When I met Antanos Hasrouni at the height of the conflict in Lebanon, the bitter irony of his life hung like a cloud about him. Chased by the war to a rented room in East Beirut, Hasrouni was readying a tiny apartment for the nine other members of his family who would join him. He had previously spe
When more than 400 Catholic moral theologians from around the world gathered in Padua, Italy, from July 8 to 11, the meeting evoked an awareness of God calling the church to deeper communion and generated among them a powerful desire to work for greater unity throughout the global human community. T
Some see Halloween as a time for pretty outfits and make-believe—“My, what a handsome scarecrow” and the like. Personally, I always looked on the holiday as an occasion for casting ourselves headlong into our fears—of mortality, monsters and the dark—and laughing at the
A long time ago, in the 1960’s, I found myself in a march protesting what I thought was some covert racism at Saint Louis University. As I carried my sign calling for more serious recruitment of African-American students, I saw someone in the picket line looping back toward me. His sign sporte
I have had to learn three hard lessons about political life. First, perception “is” reality. Second, loyalty counts more than morality. Third, symbols trump reasoned argument. These are lessons every natural-born politician knows. But, I confess, in my case they may never take firm hold.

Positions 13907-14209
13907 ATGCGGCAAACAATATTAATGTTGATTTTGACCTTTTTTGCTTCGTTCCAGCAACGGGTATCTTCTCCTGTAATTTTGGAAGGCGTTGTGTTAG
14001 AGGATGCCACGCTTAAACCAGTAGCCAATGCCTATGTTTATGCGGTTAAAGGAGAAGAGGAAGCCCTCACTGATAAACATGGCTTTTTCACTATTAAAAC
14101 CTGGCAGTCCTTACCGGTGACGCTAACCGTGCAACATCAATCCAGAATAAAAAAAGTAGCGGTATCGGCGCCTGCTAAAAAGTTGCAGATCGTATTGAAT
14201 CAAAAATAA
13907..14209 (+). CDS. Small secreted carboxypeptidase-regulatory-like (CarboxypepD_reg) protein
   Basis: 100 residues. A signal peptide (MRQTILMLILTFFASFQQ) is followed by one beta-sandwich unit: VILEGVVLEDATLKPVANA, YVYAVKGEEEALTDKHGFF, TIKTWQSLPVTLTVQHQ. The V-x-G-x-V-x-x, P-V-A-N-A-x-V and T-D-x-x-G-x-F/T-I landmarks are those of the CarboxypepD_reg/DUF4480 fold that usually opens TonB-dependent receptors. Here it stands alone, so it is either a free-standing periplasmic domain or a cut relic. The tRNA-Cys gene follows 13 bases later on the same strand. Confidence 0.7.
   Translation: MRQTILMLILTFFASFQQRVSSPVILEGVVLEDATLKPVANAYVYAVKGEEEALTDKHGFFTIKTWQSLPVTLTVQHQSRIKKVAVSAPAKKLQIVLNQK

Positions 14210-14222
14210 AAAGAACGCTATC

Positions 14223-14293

A Magnificent Witness
I do canonical work for women religious in the United States and in other countries. Some of this work has been with cloistered sisters. Therefore, I was deeply touched by the beautiful photographs of the women from the three Carmelite monasteries (Who Can
Among the great spirituals created by the African-American churches in the South is one that compares death to a train. The same train, it says, that called for my father and my mother and my brother is whistling at the station for me. This train makes only one-way trips, for it is traveling to the